iCloud Photo Library works with only one library that you designate as the System Photo Library. Also, if any of your photos are referenced — the files exist somewhere other than the Photos Library.photoslibrary package that is the default storage location — those images are not included in the iCloud Photo Library (but you can consolidate the library and bring the files in-house).
In addition to being able to view all of your photos on other devices, iCloud Photo Library transfers edits between devices. After you make a photo black-and-white on the Mac, for instance, it appears on your iPhone and iPad (and Apple TV and Apple Watch) the same.
You don't get the same level of editing detail between OS X and iOS versions of Photos, though. When you edit a shot on the Mac, the revised version appears on the iPhone, but editing that same photo on the phone reveals the sliders set back to zero. You can revert to the original version, but not tweak the existing settings.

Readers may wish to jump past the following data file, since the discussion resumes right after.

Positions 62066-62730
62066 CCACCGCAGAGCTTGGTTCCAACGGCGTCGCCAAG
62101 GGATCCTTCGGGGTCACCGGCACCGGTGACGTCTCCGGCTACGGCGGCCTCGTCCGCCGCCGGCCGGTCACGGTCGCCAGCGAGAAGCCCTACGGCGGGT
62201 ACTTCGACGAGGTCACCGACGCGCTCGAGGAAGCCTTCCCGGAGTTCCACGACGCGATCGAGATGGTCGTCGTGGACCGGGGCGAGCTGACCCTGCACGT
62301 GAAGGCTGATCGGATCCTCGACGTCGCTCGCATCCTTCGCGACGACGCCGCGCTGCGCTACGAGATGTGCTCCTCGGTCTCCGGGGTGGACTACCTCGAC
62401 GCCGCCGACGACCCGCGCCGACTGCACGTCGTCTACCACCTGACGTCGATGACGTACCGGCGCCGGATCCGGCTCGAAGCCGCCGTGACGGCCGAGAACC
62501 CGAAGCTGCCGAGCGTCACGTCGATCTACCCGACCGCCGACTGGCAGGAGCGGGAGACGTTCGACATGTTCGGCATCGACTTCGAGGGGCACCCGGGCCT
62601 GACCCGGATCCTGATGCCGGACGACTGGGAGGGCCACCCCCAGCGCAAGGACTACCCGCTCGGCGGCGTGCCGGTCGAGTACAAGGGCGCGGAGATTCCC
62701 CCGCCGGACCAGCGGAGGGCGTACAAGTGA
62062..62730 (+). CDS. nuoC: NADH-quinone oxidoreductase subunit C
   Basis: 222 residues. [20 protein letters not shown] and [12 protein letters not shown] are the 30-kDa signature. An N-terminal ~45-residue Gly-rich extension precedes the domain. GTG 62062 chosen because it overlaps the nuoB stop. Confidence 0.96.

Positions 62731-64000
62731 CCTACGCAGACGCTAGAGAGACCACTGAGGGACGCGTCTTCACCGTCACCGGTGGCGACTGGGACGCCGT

It doesn't appear that Photos prioritizes syncing depending on what you're doing; if I edit a photo while other images are downloading in the background, the edits appear to be at the end (or near the end) of the queue. Again, we'll have to see how iCloud handles the influx of data, but at this point Apple needs to overcome the performance stigma that is commonly associated with iCloud.
I also often found myself craving more information. Is iCloud syncing stuck? Photos for OS X said I needed more space on my hard disk to store originals, but how much? I get that Apple wants to streamline the experience and not bombard users with numbers and technical details, but the alternative can be a state of anticipatory ennui — something will surely happen soon, but I don't know when.
Bottom line: Should you switch?
Photos for OS X is a free update that arrives with OS X Yosemite 10.10.3, so the question isn't whether to install it or not. Should you use it, or continue with iPhoto or Aperture for the time being?
By necessity, Photos for OS X is an application that arrives with a multitude of compromises. It needs to replace iPhoto for millions of people whose photo libraries are stored in Apple's default consumer photo application. It also technically replaces Aperture in the sense that Apple will no longer offer that professional app. And it has to also embrace the mobile reality that Apple itself created by making iPhones and iPads camera replacements for so many people.
If you're coming from iPhoto, Photos is definitely a step up. It's fast, it has improved editing tools, and even the loss of star ratings can be worked around (though I'd like to see them return).
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